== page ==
#1 - Blocking - A frank exchange.
"Was it sexual?"
"... Overwhelmingly so. Loss of control!"
Here is a dialogue scene from Lifeforce. I derive much pleasure from it. You'll have to watch it to get the off-the-wall dialogue and Peter Firth, Michael Gothard, and Frank Finlay's stupendously cheeky characterizations, but for now you can get a load of this sexy blocking.
Then the sequence closes with a character exiting the same way a character entered at the beginning of this sequence: at the left side of the frame, where the door totemically stands. In fact, the roaming camera has now returned - relatively, at least - to its original position (the frame labeled (1)), effectively making the sequence a perfect sort of movement palindrome.
Perhaps this wouldn't seem more than mere intuitive scene construction, but it is followed by a highly specific dynamic shot that answers with a rightward flow to the sequence's previous left-enfolding:
Finlay (Dr. Fallada), who in the previous shot containing him we saw standing up with motions going towards the left-leaving figures, now is figured into Firth's POV, their eyes catching each other briefly, with deep contemplations in both their minds, before Finlay turns and retreats rightward. [Notice how nicely the above frame and the below one - also next to each other in the film - geometrically, graphically compliment each other.]
The camera flows right with him, as he retreats along with the heavy insights he is about to divulge as the scene follows. Firth enters into the frame, actively catching up with the flowing camera, caught in the cascade of its curiosity about the "backwards-going" man and his surely tenebrous and abstruse knowledge. Effectively Finlay, then, becomes a part of the image background (mystery) as Firth (our stand-in) effectively becomes its foreground.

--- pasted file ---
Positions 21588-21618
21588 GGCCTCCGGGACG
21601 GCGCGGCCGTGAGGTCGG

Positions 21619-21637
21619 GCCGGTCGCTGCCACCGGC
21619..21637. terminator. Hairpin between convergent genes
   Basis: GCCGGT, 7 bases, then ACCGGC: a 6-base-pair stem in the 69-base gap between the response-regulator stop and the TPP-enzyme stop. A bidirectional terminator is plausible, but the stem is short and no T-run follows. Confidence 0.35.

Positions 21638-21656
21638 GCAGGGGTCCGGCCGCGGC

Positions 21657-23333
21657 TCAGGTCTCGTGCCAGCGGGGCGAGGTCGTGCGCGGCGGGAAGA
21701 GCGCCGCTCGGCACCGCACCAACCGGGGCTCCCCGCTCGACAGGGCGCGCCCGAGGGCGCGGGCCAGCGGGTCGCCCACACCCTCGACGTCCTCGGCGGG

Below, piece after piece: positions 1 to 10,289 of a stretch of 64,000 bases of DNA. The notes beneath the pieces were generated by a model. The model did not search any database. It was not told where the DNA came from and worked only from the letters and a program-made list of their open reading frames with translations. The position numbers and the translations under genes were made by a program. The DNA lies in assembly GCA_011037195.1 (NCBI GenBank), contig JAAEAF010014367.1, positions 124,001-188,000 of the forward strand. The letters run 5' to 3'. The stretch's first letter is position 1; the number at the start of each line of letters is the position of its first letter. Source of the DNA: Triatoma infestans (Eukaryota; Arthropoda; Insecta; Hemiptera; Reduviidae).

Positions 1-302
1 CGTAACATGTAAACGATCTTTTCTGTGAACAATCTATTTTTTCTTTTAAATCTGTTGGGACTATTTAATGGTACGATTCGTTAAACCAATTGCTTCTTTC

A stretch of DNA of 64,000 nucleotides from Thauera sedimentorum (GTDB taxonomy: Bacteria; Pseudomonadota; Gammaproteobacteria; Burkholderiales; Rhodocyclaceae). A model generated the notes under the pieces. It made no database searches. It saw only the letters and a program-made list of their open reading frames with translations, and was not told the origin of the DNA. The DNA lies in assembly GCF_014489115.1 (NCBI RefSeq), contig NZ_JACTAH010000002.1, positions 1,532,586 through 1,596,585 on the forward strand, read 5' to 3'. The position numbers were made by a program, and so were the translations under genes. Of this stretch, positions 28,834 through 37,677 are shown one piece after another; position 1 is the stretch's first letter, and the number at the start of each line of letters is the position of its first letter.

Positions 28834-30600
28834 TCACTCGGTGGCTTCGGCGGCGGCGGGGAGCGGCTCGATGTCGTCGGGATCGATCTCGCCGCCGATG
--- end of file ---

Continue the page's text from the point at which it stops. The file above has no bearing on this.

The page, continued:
The rightward flow is capped off with Finlay's action of setting his cup of tea (or coffee) down behind him, and the camera takes one more step into the mysterious "rightness" and gives us a shot from behind Finlay, catching him turning and bringing his cup down onto the table and so functioning much more than as just a reverse shot. Briefly he speaks his arcane words to-Firth but away-from-Firth -- as if there's one further degree of esoteric thought he knows exists only between him and the teacup.
(Caine) "Is there?"
"Life after death?"
"Do you really want to know?"
With a discernible pause and a gentle smirk, he replies:
With another discernible pause, and an expressionless, vaguely snooty shrug of subtle disappointment, the other man replies:
"... But to answer your question, yes, I believe there is."
COMING SOON (but likely not too soon): A full review of Lifeforce, a good picture that I think people underestimate the degree to which it does not make any sense, its biggest flaw.